An ancient building method made easier by new technology.
Synopsis: Here’s an introduction to making walls from compacted earth taken from the building site. It’s a very old technology that produces handsome, deeply textured walls in fairly short order. Illustrations provide the details on required formwork.
David Easton likes the earth. Enough that he hangs his hat on walls made of it. Also on these earthen walls hangs his reputation for building comfortable, good-looking houses. An engineer, Easton is one of a handful of people in this country building with rammed earth.
Rammed-earth walls are made by compacting soil. Using plywood forms, a front-loading tractor, a pneumatic backfill tamper and moistened, cement-laden dirt from the site, Easton can build these rock-hard walls quickly and efficiently. As a member of Easton’s crew, I build rammed-earth houses, and I think dirt is a superior building material. I also live in a rammed-earth house, and I’ve had a chance to see it react to its environment. I know from first-hand experience what it’s like to live inside those walls, and I’m more enthusiastic about earth buildings as a result. Easton puts it this way: “Rammed-earth walls are dry, fireproof, rotproof, soundproof and termite-proof. They are comfortable, durable and economical. Rammed-earth houses cost less, use less energy, emit fewer toxins, and will last longer than conventionally built houses of today.”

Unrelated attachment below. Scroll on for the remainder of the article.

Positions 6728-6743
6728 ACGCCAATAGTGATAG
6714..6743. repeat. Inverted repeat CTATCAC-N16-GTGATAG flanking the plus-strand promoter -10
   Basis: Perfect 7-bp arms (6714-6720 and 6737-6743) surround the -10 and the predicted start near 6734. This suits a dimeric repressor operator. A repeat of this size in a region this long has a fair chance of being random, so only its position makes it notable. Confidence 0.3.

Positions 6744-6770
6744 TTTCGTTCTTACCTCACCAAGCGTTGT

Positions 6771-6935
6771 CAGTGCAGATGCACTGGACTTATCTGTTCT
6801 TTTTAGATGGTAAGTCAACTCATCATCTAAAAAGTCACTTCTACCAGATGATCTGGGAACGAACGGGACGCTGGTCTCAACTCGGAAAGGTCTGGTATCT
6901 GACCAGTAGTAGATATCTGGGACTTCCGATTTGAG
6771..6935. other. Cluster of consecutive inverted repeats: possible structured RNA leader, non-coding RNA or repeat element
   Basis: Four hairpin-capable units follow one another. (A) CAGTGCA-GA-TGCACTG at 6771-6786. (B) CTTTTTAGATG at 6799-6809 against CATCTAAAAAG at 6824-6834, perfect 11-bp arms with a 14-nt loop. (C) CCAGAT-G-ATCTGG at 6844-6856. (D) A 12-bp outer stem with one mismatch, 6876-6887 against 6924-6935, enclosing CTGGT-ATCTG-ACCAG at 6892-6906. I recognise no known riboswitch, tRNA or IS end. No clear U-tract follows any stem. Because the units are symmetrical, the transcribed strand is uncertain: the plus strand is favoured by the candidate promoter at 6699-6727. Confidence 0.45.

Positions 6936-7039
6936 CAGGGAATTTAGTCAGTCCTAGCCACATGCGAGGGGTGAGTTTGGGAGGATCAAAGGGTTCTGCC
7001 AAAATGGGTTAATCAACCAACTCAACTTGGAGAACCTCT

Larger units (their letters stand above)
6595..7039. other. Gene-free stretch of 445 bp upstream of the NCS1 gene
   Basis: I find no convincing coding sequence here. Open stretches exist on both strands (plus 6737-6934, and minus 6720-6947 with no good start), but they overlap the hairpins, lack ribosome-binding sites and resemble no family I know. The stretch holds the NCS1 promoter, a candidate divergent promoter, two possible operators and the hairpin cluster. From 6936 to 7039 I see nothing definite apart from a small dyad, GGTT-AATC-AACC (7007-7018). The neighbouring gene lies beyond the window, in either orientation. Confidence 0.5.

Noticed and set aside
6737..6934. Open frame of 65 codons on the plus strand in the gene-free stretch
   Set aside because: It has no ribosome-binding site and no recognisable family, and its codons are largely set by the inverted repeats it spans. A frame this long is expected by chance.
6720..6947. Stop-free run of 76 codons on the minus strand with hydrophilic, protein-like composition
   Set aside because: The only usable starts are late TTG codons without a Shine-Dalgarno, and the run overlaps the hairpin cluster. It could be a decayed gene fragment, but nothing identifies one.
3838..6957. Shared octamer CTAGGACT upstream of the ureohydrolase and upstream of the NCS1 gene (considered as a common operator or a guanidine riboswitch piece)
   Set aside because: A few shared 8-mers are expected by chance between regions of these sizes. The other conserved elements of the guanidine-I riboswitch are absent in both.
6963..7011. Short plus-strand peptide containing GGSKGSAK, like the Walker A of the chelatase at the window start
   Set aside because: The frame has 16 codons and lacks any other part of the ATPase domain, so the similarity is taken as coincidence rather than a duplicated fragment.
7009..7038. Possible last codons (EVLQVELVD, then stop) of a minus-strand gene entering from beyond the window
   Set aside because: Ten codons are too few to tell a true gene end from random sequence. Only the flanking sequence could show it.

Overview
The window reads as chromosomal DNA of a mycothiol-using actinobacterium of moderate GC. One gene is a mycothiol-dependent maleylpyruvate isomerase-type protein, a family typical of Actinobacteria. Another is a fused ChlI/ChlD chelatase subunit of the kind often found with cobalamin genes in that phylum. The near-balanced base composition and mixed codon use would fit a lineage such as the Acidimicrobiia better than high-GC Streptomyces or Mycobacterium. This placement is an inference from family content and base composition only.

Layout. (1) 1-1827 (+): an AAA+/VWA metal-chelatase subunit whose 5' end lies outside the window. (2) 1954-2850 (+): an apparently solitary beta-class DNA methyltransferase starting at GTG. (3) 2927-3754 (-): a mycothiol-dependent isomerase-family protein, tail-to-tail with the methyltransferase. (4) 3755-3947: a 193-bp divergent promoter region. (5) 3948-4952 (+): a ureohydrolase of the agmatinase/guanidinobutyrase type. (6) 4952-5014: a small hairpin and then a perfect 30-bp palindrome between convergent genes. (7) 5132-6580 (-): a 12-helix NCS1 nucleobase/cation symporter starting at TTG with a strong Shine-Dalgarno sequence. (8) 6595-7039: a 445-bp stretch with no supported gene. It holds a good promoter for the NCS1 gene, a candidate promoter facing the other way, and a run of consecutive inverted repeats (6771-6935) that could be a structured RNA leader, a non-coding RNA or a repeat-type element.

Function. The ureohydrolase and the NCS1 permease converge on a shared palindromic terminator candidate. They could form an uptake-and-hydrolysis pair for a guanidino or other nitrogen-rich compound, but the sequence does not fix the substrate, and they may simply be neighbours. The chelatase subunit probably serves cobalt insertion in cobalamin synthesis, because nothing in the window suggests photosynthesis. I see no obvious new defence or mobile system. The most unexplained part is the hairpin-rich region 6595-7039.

There is nothing new about building with rammed earth. Pliny the Elder refers to it in his Natural History, and a 1772 French treatise credits the Romans with introducing rammed-earth construction to England. The Chinese used it in their Great Wall, and the first house erected by Spanish settlers in St. Augustine, Fla., is reputed to have been made of rammed earth. During the 1940s, interest in rammed earth ran high as prefabricated building materials were diverted to the war effort.
What is new to rammed-earth construction is the use of modern formwork, technique and power tools. A 1938 study by the U.S. Department of Agriculture concluded that three men using shovels, buckets and a hand tamper could complete about 70 sq. ft. of a 14-in. thick wall in one day. Using a tractor, a pneumatic tamper and forms that we designed to assemble and disassemble in a short time, our crew of five has rammed as many as 23 wall units in one day — about 40 tons of dirt. At that rate, we make walls for a 1,000-sq. ft. house in about 16 working hours.
A typical project starts with site excavation and the pouring of a 15½-in. wide, reinforced-concrete perimeter foundation. The foundation is this wide not only because the 14-in. thick earth walls require the extra width, but also because of the tremendous weight the concrete must carry. A ¾-in. by 1 1/2-in. ledge on the top edges of the foundation supports the form panels as the walls go up.
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